Safety Nets and Food Programs in Asia: A Comparative Perspective

Publication | September 2013
Safety Nets and Food Programs in Asia: A Comparative Perspective

This study examines safety nets adopted in Bangladesh, India, Indonesia, and the Philippines to deal with the 2008 food crisis, and finds ways to improve safety net design—and increase their chances of success for helping the poor.

Many countries adopted safety net programs to deal with the food crisis of 2008. However, such programs are often beset with targeting errors, inefficiencies, and fraud. Despite this, there is no systematic comparative analysis of safety nets. The objective of this paper is to identify generic issues germane to safety net design and their role in determining success. It examines the performance of safety net programs in Bangladesh, India, Indonesia, and the Philippines in terms of people covered, food distributed, and income support provided. These countries spend 1%–3% of their gross domestic product on safety nets—small in relation to developing and industrial economies. The paper finds an across-the-board failure of targeting in the four countries. The reasons range from elite capture, incorrect identification of the poor, their lack of access, barriers to participation, and regional allocation biases. Even if perfect targeting could cover the entire target group and eliminate leakage to nontarget groups, the target groups may not receive the full subsidy due to illegal diversions, operational inefficiencies, and excess costs of public agencies. The success of the safety nets will depend on increasing the participation of the poor and minimizing program waste. Computerization of supply chains to track grain supplies can reduce diversion, and switching from in-kind to cash transfers can cut administrative and other costs of physical handling. The mix of tools would depend upon the economic, political, cultural, and social backgrounds of the country, and its administrative and fiscal capabilities to provide safety net programs.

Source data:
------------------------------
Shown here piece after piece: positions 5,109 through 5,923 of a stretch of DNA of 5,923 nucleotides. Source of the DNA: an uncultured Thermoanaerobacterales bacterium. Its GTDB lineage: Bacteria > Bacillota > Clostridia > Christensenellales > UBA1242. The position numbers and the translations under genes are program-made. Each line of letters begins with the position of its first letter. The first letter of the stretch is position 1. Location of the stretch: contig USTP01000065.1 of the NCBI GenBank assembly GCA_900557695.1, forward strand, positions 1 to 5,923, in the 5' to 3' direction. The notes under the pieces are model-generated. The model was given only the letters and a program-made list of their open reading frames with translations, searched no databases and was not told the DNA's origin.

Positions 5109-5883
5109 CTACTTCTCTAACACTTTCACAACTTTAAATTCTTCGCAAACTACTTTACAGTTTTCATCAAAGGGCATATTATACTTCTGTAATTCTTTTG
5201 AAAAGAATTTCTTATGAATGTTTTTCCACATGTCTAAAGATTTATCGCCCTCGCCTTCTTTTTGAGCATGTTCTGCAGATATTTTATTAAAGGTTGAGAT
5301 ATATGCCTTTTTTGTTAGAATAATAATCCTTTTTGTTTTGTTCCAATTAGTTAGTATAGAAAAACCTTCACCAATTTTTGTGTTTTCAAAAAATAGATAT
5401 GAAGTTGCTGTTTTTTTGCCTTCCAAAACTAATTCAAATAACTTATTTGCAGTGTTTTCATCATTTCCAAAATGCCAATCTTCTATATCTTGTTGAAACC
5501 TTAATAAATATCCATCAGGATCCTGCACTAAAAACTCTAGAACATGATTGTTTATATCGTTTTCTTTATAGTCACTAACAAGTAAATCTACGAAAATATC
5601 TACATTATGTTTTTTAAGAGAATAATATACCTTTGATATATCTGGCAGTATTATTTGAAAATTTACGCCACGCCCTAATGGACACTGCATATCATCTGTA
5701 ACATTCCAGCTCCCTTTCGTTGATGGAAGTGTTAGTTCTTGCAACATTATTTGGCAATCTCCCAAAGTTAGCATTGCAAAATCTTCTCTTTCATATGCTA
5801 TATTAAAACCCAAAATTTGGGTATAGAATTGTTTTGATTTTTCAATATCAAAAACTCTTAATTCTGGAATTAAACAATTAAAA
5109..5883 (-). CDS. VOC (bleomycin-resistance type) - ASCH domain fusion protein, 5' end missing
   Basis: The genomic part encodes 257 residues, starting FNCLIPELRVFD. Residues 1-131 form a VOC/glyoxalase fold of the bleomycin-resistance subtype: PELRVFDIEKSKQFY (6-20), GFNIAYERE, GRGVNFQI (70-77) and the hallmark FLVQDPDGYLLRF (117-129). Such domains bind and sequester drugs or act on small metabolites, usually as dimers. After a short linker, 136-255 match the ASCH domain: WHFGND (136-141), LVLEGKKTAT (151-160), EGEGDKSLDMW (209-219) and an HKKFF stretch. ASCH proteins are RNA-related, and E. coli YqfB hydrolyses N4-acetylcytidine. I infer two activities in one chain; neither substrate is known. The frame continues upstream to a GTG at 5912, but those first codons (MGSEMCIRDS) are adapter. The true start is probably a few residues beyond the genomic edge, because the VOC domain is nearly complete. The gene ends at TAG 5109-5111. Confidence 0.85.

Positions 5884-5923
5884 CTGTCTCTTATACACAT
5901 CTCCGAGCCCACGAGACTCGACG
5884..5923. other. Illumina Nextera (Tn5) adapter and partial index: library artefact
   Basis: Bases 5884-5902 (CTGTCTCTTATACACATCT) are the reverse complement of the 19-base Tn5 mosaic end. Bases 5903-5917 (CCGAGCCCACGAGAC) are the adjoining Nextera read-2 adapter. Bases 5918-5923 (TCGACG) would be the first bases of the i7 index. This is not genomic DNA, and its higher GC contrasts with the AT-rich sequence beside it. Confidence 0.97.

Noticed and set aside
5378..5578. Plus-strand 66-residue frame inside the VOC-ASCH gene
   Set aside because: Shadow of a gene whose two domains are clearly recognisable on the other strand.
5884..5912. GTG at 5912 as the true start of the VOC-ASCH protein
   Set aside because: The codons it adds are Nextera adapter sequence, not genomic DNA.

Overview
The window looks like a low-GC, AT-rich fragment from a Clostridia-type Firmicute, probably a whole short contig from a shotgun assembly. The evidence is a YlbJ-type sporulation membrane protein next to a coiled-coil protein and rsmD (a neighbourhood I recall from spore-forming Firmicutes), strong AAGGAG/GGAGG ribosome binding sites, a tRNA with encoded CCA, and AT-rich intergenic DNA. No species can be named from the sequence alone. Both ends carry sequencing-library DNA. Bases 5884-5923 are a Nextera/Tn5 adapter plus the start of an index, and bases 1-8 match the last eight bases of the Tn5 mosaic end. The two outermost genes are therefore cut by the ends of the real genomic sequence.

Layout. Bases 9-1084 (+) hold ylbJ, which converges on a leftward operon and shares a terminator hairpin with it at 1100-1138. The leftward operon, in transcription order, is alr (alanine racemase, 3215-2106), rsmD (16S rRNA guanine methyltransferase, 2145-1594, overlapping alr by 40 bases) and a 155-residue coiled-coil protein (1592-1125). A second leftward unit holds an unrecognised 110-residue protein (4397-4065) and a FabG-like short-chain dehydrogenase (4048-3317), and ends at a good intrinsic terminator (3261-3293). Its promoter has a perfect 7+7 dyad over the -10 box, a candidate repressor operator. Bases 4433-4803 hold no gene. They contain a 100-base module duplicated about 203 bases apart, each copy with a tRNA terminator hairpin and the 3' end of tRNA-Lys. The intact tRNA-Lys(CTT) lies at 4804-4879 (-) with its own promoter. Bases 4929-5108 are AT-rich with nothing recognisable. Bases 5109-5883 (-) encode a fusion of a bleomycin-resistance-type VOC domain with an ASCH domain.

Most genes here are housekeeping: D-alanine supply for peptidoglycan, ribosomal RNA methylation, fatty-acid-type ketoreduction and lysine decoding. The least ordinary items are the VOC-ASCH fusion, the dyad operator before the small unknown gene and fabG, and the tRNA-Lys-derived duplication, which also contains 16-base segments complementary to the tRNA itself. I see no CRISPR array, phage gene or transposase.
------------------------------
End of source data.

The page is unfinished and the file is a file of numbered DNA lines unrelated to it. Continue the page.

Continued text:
• Abstract
  • Introduction
  • Country Experiences
  • Targeting Performance and Environment
  • Fraud and Excess Costs in Food Subsidy Programs
  • Effects of Subsidy on Food Consumption
  • Issues with Cash Transfer Programs
  • Summary of Findings and Concluding Observations
  • References